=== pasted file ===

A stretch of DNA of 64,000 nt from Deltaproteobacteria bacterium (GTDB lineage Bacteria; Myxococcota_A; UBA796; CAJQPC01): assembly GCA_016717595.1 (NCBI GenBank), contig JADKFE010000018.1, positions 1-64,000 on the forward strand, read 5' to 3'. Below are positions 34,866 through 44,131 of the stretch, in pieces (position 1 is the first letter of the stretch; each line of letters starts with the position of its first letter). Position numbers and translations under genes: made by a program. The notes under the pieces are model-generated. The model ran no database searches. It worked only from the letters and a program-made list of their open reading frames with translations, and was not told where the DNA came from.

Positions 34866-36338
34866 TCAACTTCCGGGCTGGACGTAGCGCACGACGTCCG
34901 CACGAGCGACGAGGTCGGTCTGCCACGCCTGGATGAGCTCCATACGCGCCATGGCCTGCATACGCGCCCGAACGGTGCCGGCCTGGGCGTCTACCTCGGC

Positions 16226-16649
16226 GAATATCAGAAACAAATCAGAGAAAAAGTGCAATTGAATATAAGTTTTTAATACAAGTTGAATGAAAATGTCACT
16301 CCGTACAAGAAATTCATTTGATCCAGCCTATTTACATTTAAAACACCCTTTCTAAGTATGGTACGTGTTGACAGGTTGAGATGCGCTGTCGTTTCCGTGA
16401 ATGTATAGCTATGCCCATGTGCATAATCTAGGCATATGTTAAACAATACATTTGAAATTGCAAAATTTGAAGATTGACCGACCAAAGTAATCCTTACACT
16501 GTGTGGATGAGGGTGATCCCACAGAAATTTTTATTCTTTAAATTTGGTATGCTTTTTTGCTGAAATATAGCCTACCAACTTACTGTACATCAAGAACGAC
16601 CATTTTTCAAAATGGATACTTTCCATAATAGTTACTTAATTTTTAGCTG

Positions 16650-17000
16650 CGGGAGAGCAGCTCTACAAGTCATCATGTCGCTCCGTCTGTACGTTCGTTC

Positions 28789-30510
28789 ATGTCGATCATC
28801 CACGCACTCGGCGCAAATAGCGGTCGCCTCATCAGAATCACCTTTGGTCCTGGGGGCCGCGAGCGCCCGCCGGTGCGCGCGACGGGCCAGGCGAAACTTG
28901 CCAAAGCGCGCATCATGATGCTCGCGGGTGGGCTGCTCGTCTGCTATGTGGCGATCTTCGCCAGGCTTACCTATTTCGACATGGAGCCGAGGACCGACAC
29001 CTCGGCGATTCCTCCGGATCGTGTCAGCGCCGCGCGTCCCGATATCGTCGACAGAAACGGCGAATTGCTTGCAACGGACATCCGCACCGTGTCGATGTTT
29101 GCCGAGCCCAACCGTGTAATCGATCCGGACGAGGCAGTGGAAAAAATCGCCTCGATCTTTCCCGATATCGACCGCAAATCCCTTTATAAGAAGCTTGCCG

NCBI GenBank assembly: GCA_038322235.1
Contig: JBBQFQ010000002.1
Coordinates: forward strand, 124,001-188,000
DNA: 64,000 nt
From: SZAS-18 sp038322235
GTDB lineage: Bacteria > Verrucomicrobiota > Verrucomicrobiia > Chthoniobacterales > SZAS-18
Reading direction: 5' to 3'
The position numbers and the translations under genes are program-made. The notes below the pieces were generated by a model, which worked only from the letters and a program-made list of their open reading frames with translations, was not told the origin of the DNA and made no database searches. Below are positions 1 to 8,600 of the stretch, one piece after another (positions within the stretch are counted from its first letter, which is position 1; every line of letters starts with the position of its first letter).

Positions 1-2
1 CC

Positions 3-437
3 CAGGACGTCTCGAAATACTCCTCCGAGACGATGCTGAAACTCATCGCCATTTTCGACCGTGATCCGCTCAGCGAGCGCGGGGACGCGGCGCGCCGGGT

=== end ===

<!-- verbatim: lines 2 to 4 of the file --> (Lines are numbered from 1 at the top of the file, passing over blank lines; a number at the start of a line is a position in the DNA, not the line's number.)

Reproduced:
Positions 34866-36338
34866 TCAACTTCCGGGCTGGACGTAGCGCACGACGTCCG
34901 CACGAGCGACGAGGTCGGTCTGCCACGCCTGGATGAGCTCCATACGCGCCATGGCCTGCATACGCGCCCGAACGGTGCCGGCCTGGGCGTCTACCTCGGC